How to Read Right

Of all the screams I hear
from souls trapped in Life on Earth,
the saddest is this:

That the written word does not conform to my expectations.

The cry propagates because
it is not possible to observe the collision
of one’s expectations with words;
it looks instead like obnoxious weeds
about the feet and face,
twisting flesh like troll hands.

Things look wrong, in plain language,
and the subject’s mind will mint magic coins to make it stop–
it hurts to have the words battering to get in,
to get in and—-what?
Change the curtains?
Make a mess and then leave?
Upset the cupboards looking for knives?

Yes, the fear is that once the words are in,
the weasels and bears and spiders will come after.

But wait! It is not the pain of the words banging to get in;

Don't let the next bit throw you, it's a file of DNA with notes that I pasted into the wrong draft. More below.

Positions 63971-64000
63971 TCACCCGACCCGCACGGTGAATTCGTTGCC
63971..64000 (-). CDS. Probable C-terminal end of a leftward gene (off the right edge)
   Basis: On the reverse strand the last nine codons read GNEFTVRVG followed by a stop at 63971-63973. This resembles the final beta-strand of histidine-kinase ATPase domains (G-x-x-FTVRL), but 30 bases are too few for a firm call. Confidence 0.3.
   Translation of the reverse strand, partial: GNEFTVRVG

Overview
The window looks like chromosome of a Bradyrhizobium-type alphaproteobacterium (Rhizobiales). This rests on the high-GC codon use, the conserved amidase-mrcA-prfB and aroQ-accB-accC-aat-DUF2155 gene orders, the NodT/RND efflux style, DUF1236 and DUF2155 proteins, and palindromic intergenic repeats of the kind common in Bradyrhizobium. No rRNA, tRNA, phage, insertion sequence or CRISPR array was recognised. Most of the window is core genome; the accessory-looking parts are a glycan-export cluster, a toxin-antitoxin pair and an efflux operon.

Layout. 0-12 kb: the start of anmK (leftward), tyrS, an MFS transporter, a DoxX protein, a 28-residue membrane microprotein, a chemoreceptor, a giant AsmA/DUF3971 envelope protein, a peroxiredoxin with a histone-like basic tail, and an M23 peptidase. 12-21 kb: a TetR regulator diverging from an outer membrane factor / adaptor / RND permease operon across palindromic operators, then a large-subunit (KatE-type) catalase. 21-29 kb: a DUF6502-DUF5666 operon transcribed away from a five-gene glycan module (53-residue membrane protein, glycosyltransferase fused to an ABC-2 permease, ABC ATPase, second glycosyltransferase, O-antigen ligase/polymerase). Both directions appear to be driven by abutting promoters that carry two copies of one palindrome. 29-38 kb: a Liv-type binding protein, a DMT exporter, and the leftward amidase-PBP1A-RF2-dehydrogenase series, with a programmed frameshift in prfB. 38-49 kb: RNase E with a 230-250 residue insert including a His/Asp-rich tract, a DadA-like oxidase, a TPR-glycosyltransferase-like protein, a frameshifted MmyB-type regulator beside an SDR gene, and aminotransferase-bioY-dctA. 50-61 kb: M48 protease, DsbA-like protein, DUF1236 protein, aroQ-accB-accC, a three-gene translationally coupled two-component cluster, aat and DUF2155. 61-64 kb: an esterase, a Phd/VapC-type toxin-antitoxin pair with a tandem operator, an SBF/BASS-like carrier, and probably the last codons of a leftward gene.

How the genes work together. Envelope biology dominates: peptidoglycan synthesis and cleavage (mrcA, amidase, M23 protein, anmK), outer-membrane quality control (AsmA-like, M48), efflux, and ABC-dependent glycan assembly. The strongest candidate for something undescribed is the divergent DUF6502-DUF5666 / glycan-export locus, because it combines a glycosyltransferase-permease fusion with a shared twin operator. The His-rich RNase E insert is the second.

it is the pain of trapped words,
swollen to the point of bursting,
ill-matched beliefs that strangle and maim and trap and—-
you see the cost?

The fear of what will tag along isn’t phobic;
it’s the cold job of setting one’s own fate
contrary to what’s believed,
that makes these souls belittle the hard work of
smart and empathetic-to-the-point-of-loving-hateful-things writers.

I would like to get away with sticking my fingers in my ears
and hollering back: “La-la-la-la-la,” but:
It is worth a little work
to write a poem
about why you hate poems.

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